I'm fine with hands on things, and while I havn't made any swords yet, I will be soon. But their small enough to be made out of plywood and such (of course if I could find something smoother than that, that would be great) and I just bought a jigsaw for when I need to start working on some things.

But damn, Alastor is so complicated, we don't know where to begin. If he doesn't get it done, it's ok. I bought the actual Ebony and Ivory model guns (which we still need to detail and paint >.<) but he really wants the damned sword *laugh*

If anyone has any ideas, they are greatly appriciated!

02-23-2003, 08:28 PM
doh! that image doesnt seem to work for me for some reason, G!

02-23-2003, 08:49 PM
Poop, here try this.

02-23-2003, 09:45 PM
well, the sculpting might be difficult (the dragon) but to me the hardest part would be that really THICK bevel in the middle! if you wanted it totally accurate, you'd have to have a relatively thick peice of wood (or whatever you decided to use) and then sand it/cut it down.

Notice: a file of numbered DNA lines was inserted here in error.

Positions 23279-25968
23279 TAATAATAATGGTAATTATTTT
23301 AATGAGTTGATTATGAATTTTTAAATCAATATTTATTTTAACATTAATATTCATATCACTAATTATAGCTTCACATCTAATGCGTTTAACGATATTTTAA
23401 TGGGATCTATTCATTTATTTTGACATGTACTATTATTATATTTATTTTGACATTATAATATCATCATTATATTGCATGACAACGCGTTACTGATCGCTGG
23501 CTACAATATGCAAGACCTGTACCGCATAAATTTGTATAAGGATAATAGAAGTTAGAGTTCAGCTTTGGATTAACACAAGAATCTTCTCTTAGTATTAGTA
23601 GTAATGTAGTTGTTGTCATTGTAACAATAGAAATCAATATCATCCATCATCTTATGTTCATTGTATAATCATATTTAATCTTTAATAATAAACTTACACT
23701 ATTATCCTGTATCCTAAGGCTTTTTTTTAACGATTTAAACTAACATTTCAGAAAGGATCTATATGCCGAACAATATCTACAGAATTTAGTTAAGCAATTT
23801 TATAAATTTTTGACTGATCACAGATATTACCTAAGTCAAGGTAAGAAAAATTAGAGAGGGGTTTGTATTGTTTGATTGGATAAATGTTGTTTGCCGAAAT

wow... yeah I see how you mean it might end up being really heavy. has anyone done a dante sword you liked yet? (maybe we could ask them)

02-24-2003, 06:33 AM
MDF is a type of pressed wood. It is like plywood but better, if you go to a lumber or home improvement store they will show you were it is.

They use it all the time on Trading Spaces and Changing Rooms.

Hope this helps!

02-24-2003, 11:10 AM
sounds perfect! looks like I'm getting marginally close to starting working on this!

02-24-2003, 02:36 PM
i agree with using the MDF... it sands up really nice and you can easily do just about any paint effect on it...
(Changing Rooms Rocks!)

02-25-2003, 11:24 AM
ok well sinece were talking swords here ill post my lil prob and my tentative solution

im making a thin sword *umi's from mkr* what im thinking of doing is using a thin dowel then shaping fiberglass over it to make the appropriate shape is that good bad no opinion?

also i do know that in ne hardware store (including sears) they do have metallic spraypaint

02-25-2003, 01:15 PM